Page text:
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Where Have All the Junior Handlers Gone?

How can USDAA clubs encourage young people to take up the sport? By Katherine Dattoma 

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My daughter has participated in agility competition since the age of 11, but only rarely has she attended a trial where there were more than two or three juniors competing, and none of the USDAA trials she attended offered a Junior Handler division. While there is interest in attracting more junior handlers into the sport, many clubs don't know where to begin. The process of developing a Junior Handler program starts with dedicated people in the agility community who are willing to put forth the effort with long term goals in mind. Like any product, the program has to be marketed to the group that it is trying to attract.

How can a club attract more junior handlers?
*Form partnerships between agility instructors and 4-H groups to expand an untapped market

*Perform demonstrations at horse events

*Approach agricultural schools and Future Farmers of America programs

*Reach out to home-schooled kids who may be looking for extracurricular activities

*Offer seminars and mini-camps for kids when regularly scheduled lessons may be missed because of busy lifestyles

*Offer free lessons to scout troops and other children's groups

*Supply handouts for children to bring home

*Keep prices low! Discount entry fees, offer scholarships

*Raise funds for kid programs by selling raffles and supplying ring stewards for trials (after training sessions)

*Cooperate with several other clubs to offer Junior Handler-only trials and award dinners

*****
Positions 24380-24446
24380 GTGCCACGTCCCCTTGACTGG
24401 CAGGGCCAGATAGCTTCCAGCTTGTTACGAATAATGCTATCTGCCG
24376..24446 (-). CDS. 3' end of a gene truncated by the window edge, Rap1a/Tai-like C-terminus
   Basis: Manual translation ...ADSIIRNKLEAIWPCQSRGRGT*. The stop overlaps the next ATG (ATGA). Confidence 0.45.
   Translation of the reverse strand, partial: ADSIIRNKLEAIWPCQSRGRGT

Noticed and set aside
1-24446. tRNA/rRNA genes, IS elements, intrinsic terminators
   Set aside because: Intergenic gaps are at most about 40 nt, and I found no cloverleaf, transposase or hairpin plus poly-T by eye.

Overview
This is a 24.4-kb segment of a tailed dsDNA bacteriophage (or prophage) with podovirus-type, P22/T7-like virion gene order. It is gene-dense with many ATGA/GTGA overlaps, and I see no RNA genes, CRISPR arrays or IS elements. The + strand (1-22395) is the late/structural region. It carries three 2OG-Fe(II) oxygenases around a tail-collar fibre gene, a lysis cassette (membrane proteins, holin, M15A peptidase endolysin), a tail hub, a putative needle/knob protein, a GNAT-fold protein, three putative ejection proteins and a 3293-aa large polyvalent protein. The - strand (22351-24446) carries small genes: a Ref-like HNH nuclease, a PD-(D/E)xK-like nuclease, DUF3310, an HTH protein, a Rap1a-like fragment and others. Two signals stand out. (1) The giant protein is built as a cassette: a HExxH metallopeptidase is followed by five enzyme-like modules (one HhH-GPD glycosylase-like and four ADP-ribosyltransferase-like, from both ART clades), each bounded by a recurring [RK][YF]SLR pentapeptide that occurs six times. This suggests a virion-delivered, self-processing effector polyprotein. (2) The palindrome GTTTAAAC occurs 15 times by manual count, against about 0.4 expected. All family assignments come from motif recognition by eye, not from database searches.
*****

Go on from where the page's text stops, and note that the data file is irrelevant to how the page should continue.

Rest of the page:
*Offer recognition for accomplishments with participation ribbons, "first Q" trophies, sportsmanship awards, photos, announcements at trials, and public acknowledgement for volunteering

*Encourage family participation because parental support is essential

*Encourage peer support with invitations to friends and by involving your child's interest in dogs with school projects

*Make children feel welcome in the agility community

While some children introduced to agility may drop the sport after a period of time, an early interest can be revisited as an adult when more leisure time and disposable income are available, or even perhaps as a family activity.  We have to be mindful that today's children are going to be tomorrow's agility participants!

Katherine Dattoma lives in Cold Spring Harbor with her husband Marc, daughter Kayla, Border Collies Oreo and Ginger, and a Patterdale Terrier, Kimmy. She grew up in suburban Long Island and attended SUNY Cobleskill where she studied Animal Science. The adoption of a rescued Border Collie in 1993 led her to agility. A year later, her daughter Kayla gained her own puppy companion, and started taking agility lessons as well. Together they enjoy frequent traveling to agility competitions. Katnerine now dog sits, train dogs, teaches agility, and is active in dog rescue. She can be reached at or through her website


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